Editor’s note: This article was originally published on March 12, 2020.
If the coronavirus is shaking your faith in stocks, you need to keep reading this article.
Why? There are three reasons.
Reason 1: This Selloff Is a Total Aberration
Pretty much every previous correction in the stock market had a financial or economic cause. The 1929 crash, for example, resulted from too many people buying too many stocks on margin.
Black Monday, October 19, 1987, was tied to a new product called “portfolio insurance.” In 2002 you had both the tech bubble deflating and a recession. The 2008 financial crisis stemmed from years of reckless mortgage lending.
Most of those earlier crashes had warning signs. Employment might have weakened beforehand. Credit spreads might have widened as companies struggled to pay debts. Or the market might have stopped making new highs as buyers slowly disappeared.
None of that happened this time because coronavirus isn’t a stock market problem or an economic problem. It’s a societal problem, a health problem and now a political problem.
In other words, don’t blame the stock market for going down. If anything, you should give it credit for appreciating the magnitude of this crisis before everyone else.
Reason 2: Coronavirus Shows the Market Works
The last day has seen a wave of closures. The NBA suspended its season. NCAA tournament games will play to empty arenas. Madrid shuttered its museums. San Francisco prohibited large gatherings. President Trump banned flights from Continental Europe.
This comes as a shocking blow to the ordinary public, which a few days ago shrugged at the outbreak. Most politicians also failed to see it coming.
But, the stock market saw it coming three weeks ago. This demonstrates yet again that financial markets work. They price in events and risks before anyone else.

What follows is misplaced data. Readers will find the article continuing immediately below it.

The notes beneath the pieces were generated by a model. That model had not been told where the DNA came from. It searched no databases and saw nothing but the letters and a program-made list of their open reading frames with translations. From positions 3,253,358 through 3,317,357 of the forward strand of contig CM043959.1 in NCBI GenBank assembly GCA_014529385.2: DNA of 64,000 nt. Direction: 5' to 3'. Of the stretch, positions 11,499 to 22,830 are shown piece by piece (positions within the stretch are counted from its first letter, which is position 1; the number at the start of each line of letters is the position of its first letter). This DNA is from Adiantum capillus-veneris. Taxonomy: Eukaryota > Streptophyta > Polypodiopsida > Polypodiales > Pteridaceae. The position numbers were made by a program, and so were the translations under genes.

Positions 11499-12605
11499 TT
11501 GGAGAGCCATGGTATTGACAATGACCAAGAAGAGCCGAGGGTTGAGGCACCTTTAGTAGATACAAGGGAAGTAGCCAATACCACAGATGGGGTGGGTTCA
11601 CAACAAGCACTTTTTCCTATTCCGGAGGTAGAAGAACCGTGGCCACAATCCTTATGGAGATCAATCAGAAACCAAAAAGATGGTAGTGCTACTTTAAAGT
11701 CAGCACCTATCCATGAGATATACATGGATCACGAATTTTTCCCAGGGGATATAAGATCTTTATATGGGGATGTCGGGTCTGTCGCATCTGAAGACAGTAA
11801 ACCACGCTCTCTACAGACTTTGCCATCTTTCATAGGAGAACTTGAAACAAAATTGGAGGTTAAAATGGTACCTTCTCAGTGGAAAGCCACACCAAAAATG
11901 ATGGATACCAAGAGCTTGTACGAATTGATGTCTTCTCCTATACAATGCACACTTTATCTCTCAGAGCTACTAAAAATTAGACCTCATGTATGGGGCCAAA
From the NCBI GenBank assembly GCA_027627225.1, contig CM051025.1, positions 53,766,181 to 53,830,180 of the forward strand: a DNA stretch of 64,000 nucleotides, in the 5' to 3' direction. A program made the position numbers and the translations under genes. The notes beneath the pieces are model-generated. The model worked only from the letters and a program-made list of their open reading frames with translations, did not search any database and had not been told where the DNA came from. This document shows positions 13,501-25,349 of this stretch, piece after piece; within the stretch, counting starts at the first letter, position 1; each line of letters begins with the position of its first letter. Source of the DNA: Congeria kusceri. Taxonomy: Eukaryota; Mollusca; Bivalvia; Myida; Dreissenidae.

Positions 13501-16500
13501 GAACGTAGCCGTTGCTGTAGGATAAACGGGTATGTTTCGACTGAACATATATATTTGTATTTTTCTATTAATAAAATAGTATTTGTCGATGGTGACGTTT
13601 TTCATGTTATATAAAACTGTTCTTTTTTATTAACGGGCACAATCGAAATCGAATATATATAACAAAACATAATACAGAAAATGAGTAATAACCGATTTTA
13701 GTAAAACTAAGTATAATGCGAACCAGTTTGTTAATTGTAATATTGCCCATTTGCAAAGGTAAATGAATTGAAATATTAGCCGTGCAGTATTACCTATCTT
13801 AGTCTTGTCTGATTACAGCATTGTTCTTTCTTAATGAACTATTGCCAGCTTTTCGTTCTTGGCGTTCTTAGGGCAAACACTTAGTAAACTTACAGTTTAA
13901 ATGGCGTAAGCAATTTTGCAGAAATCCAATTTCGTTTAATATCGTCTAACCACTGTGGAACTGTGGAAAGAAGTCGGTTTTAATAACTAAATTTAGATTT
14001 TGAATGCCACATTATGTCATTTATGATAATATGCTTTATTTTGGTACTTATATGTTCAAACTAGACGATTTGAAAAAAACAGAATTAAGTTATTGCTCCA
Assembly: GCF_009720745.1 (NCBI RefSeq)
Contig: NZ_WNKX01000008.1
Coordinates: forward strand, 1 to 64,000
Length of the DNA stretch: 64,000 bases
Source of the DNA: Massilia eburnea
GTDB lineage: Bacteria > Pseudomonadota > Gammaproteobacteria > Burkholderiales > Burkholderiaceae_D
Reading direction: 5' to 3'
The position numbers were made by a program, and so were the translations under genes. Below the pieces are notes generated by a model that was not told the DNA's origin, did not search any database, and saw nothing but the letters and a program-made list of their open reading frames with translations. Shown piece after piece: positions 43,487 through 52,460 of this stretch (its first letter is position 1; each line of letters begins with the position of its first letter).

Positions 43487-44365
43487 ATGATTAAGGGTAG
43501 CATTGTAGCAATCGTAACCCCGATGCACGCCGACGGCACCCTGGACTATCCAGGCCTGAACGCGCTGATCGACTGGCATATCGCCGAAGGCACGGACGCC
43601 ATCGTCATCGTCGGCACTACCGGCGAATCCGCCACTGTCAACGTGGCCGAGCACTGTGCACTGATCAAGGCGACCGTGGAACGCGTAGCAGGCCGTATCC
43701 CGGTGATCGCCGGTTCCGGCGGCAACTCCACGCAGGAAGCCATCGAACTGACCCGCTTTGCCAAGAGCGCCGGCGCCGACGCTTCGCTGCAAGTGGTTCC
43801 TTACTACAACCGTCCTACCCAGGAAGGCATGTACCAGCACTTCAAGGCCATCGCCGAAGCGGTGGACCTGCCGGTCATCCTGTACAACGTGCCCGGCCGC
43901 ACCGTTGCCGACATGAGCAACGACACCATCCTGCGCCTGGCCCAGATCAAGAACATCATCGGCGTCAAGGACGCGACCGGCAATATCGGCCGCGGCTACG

This should inspire confidence in the market. Yes, the losses are painful. However, at a time when politicians and health officials hesitated, the market worked.
Reason 3: Technology Stocks May Ultimately Benefit
The biggest decliners since the outbreak began have been energy stocks, airlines, metals and banks. The good news is that these sectors aren’t particularly important in the big scheme of things.
Technology remains the backbone of this market: companies like Apple (AAPL), Microsoft (MSFT), Alphabet (GOOGL), Amazon.com (AMZN) and Nvidia (NVDA).
We’re now seeing a shift toward employees working from home. Traditional shopping centers, already struggling, will lose even more foot traffic. People may even migrate away from big cities like Seattle and New York.
That will all require more connectivity, more software and faster networks. That will translate into more cloud computing, more e-commerce and more investment in technology. Over time, technology companies may benefit.
In conclusion, the coronavirus crash is a true aberration or “black swan.” It will unfortunately cause more suffering and deaths. However, over the longer-term the market will survive and recover. Now is definitely a time for caution, but not despair.